The Washington reserves scored the next five points, making the score 68-67. After the Clippers lost the ball, Washington had a chance to take the lead but Williams missed a jumper. But the visitors stole a pass and Alarie scored to give the Bullets nine straight points and a 69-68 lead, their first of the game.

For the game, the Clippers were led by Woodson's 26 points and a season-high 23 from Wolf.

Celtics 117, Hawks 102:

When Atlanta got within two points in the fourth period in Boston, the Celtics sent in a reserve, Larry Bird. Not surprisingly, they won by 15 points.

"It was very strange for me watching the game from the bench and waiting for the coach to call my name," Bird said. "He's the only one in the league who can stop me."

After being sidelined four games with tendinitis in both Achilles' tendons, Bird had played cheerleader most of last night's game. He had played 6 1/2 minutes in the second period without shooting, except to make two foul shots. With the Celtics up by 11 points in the third period, they didn't need him. But when the Hawks closed to 82-80 starting the fourth quarter, Coach K.C. Jones called his name.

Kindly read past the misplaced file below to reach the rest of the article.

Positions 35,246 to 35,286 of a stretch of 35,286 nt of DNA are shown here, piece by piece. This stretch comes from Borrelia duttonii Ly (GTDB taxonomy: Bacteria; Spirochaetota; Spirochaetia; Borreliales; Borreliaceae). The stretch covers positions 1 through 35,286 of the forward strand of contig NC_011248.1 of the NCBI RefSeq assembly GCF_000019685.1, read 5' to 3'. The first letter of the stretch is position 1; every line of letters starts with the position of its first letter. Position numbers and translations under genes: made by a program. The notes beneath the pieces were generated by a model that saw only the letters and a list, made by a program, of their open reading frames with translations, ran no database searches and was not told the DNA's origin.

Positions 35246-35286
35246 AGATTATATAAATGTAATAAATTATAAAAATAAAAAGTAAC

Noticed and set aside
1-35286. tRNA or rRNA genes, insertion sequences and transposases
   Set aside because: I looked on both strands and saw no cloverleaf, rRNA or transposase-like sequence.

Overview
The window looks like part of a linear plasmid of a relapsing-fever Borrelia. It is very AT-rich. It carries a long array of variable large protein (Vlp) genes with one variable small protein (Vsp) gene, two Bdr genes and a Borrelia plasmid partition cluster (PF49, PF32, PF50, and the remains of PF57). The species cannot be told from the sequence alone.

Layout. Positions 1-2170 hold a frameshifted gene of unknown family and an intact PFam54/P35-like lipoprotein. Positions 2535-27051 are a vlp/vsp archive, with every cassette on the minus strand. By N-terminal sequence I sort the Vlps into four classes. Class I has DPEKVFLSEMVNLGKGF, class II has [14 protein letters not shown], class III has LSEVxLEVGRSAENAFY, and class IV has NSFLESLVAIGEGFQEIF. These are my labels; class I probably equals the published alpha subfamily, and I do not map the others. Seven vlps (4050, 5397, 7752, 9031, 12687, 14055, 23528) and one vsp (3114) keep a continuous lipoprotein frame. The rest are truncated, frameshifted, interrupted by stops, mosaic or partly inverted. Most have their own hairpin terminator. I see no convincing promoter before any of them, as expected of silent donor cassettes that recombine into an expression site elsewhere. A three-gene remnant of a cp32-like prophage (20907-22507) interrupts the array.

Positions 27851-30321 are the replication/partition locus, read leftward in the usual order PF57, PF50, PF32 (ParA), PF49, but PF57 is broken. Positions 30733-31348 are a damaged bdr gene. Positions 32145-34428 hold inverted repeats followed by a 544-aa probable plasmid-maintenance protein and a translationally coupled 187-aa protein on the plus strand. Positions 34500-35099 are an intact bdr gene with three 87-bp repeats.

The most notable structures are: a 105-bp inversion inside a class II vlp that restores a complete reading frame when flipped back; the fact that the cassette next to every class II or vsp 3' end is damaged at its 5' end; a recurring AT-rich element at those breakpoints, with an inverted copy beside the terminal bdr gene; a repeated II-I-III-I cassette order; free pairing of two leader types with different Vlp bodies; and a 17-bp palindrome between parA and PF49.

With Bird, the Celtics went on a 14-4 run that gave them their 100th victory in their last 104 games in Boston Garden.

After scoring four points on two foul shots and a 16-footer and getting a rebound to set up another basket, Bird retired with the Celtics up by 13 with 6:46 left. In his 12 minutes overall, he was one for three from the floor, four for four from the foul line, and had four rebounds and three assists. It was enough to win, but it ended his streak of 98 games of double-digit scoring.

Darren Daye, who started in place of Bird for the fifth straight game, led all scorers with 26 points.

Knicks 104, Cavaliers 101:

In Richfield, Ohio, Mark Jackson and Kenny Walker led an 18-7 surge in the fourth quarter that won for New York.

Substitute Gerald Wilkins scored 20 points for the winners, who had lost 14 straight road games.

Cleveland's Mark West tied the game, 80-80, on a dunk with 9:02 left. Then Jackson scored seven points and Walker six to help provide a 98-87 lead. The Cavaliers closed to two points twice in the last 32 seconds. Cleveland's Dell Curry made a three-point shot but had gone out of bounds.

Pacers 133, Spurs 102:

In Indianapolis, Wayman Tisdale scored 10 of his 26 points during a 23-7 spurt in the second quarter that put away San Antonio.

Mavericks 113, Pistons 107:

Rolando Blackman scored 17 of his 30 points in the third period to give Dallas a 20-point lead over Detroit that it turned into a home victory.

Bulls 103, Bucks 101:

In Milwaukee, Michael Jordan's 33 points included Chicago's go-ahead basket with 1:19 to play.

Rockets 109, Suns 103:

In Phoenix, Akeem Olajuwon and World B. Free each scored eight points in the fourth period to help Houston come from behind.